Tuesday, September 18, 2007

Nembrala, Roti

September 6, 2007
coordinates 10.52.980S,122.49.121E
Nembrala, Roti East Nusa Tenggara

We have found a little piece of heaven here in Indonesia. The absolute opposite to Kupang in a little anchorage called Nembrala on the island of Roti. After a most pleasant overnight sail from Kupang we drifted into the anchorage to find our pals on Luna and Pelikaan holding our place here. Of course they were already out surfing on one of 3 breaks that would keep us entertained for the next week. We dropped the hook and were out on our boards before the boat had settled. The swell was up and
all 3 breaks were going off consistently so you had your choice of sessions, sunrise to sunset. Everyone had a great time and at the very least got some great exercise.

Shore side was the next surprise. The town was more developed than we had imagined with a paved road but still remote, clean and quiet. Most homes consist of a surprisingly large concrete building with a few rooms and lovely paned windows and many smaller thatched huts behind. The bathrooms or waysays often have a large tub of water that is only used by scooping out the water with a cup and pouring it over yourself for a shower or down the toilet. Many of the homes here are also "losemen" or
homestays like a hostel and for only $3-5/day you will be well cared for and 3 warm meals. Goats and pigs walk freely about the town and though we could never tell, I am sure the owners know who belongs to whom. Many homes also make crafts such as jewelry and ikat, a hand woven cloth where each strand of thread is dyed first and then the design woven into place. We did quickly discover that they have a sales technique we hadn't yet encountered. They simply board your boat ready or not. They
are always very pleasant and happy to just sit and stay a while, even if you are not purchasing. Happy to go eventually and never seemingly offended. The first true Indonesian phrase we have learned though is Thank You, I Don't Want It - say it with me, "Terima kasih, Tidak mau" - very good!

The only true noise to be heard around the island is the "tuk tuk tuk" sound that their colorful and diverse fishing vessels make as they pass by morning and night. They head out each evening to begin their fishing and "tuk tuk tuk" back in each morning with the sun for some sleep. The smaller vessels are a marvel at how they even float first for being so narrow and tippy looking, secondly for holding so many men. How they maneuver and fish is a wonder. The larger vessels are a combination of
gigantic outriggers held together with a weave of lines that could equal any suspension bridge. Despite all this fishing going on though, we never saw any fish to eat at the market aside from the piles of dried sardines.

What they do have on shore are seaweed farms. Low lying mesh fences staked into the grounds like a garden that sit under water in everything but the lowest tides. They grow this plump twig like sea weed that they collect daily. As soon as high tide turns to head out the women are out there to collect pieces that start to wash up to shore. As low tide emerges, they spend hours of bent over back breaking work collecting this green crop and placing it into 2 large mesh bags that they then carry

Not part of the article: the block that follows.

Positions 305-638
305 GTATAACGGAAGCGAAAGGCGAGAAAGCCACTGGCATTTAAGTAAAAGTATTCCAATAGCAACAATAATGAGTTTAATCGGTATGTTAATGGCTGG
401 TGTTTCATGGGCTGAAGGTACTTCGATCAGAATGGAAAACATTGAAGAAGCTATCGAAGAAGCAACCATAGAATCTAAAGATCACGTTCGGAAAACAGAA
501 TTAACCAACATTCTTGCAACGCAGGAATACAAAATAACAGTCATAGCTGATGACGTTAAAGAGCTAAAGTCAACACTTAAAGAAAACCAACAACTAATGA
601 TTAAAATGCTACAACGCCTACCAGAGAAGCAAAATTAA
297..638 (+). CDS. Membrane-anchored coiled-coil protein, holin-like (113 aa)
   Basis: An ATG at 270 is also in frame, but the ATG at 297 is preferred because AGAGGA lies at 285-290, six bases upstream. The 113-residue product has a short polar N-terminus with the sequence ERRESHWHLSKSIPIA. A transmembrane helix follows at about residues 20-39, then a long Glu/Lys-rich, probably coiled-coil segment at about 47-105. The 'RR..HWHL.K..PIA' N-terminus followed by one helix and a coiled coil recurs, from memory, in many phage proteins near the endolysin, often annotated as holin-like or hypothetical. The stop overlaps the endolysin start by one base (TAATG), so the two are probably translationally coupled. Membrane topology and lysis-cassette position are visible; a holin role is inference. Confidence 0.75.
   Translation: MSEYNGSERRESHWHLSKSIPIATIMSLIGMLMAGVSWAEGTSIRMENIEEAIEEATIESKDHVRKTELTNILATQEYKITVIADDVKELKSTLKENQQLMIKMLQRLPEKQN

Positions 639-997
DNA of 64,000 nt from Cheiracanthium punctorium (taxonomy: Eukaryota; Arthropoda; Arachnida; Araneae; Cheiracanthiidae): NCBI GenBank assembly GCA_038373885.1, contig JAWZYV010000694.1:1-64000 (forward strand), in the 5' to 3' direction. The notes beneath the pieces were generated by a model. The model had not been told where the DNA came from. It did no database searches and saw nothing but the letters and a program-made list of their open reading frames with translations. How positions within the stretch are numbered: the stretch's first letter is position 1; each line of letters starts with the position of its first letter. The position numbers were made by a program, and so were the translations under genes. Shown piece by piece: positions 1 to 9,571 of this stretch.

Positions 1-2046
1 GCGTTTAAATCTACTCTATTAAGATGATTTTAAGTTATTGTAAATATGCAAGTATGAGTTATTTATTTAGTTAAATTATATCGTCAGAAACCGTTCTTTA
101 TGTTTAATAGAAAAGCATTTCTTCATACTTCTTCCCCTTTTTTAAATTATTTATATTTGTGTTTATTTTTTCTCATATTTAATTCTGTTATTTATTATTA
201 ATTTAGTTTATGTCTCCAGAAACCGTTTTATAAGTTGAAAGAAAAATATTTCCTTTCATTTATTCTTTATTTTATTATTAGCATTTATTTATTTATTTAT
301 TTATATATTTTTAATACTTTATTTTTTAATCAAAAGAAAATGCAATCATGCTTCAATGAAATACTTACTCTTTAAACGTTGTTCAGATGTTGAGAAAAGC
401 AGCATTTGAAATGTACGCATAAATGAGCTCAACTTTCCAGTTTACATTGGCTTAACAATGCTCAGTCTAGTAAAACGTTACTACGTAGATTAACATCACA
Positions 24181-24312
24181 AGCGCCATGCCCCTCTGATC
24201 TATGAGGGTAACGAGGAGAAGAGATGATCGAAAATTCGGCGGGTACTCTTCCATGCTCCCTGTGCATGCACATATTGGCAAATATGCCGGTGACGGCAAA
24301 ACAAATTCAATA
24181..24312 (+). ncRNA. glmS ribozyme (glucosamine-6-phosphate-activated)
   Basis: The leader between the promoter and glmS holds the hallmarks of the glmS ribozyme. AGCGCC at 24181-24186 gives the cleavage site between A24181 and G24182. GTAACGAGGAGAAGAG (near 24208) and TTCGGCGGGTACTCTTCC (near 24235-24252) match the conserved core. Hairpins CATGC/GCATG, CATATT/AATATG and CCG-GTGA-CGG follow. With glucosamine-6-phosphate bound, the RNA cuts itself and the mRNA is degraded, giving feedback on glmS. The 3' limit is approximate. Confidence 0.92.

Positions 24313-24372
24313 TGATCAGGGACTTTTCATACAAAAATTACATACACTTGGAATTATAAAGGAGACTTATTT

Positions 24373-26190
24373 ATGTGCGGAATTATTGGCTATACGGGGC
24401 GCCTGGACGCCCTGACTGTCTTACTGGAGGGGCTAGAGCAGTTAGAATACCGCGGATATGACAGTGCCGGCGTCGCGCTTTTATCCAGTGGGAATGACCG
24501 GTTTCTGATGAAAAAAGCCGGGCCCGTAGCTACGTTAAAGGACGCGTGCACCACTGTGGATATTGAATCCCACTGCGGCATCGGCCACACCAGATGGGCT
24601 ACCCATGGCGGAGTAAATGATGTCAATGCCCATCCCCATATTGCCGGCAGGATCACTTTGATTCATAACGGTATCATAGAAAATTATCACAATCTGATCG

over their shoulders with a long stick, yoke style. Once it is cleaned up, it is laid out to dry on large tables of palm leaves. For their efforts, they receive 15,000 rupiah per kilogram. That is less than $2.00 a bag for you and me at home. Their water is retrieved in much the same fashion from fresh water wells around the island, double bucket yoke style. I mention this because this is the woman's job around here. Never did we see men carrying either. All this back breaking work leads to
lot of sweet little old women hunched over and in a fair amount of pain we imagine. Well if Vanuatu and Fiji had their kava to forget their woes and ease their pains, Indonesia has their betel nut.

Evident by their red stained lips, teeth and gums, betel nut, or sirih pinang is a combination of 3 parts of the betel palm tree. The green stalk looks remotely like a limp green bean with a funny texture, the nut looks like a tiny immature coconut seed and the lime, a white powdery substance. Combine all three in your mouth often with a bit of shredded looking tobacco, chew like a mad man and you will eventually have a mild stimulant like effect of nicotine, and a mouth full of red spit, which
of course ends up on the ground. Watch where you step. The market in town holds as many piles of this for sale as any other product or produce available.

Two perfect weeks quickly passed right under our noses here in this little paradise. The kids all enjoyed afternoons of body surfing and sand castle building. They even managed to get the local kids to finally break down and join them. Always eager for a photo opportunity they were a little more hesitant to actually join in the play. The adults enjoyed the occasional drink at the local hut on shore to watch the sun set. We placed our orders for fresh bread and somewhat begrudgingly pulled anchor
to find our next adventure. We are all heading north to the islands of Rinca and Komodo, as the name suggests, in search of dragons. We'll let you know what we find.
until next time,
Selamat tinggal,
your crew on Ohana Kai


Anonymous said...

Referring to "Waysays" in this post.
It is actually WC (WeeCee) meaning water closet. (WC)

Yulie Hangge said...

It's great place Yeah!!!, I'm looking forward to reading about your coming post on your voyaging. it' Sounds fantastic to do sailing. Let me know if you I could join your boat someday. Have a nice trip and stay in Touch!

Warm Regards,
Yuli Hangge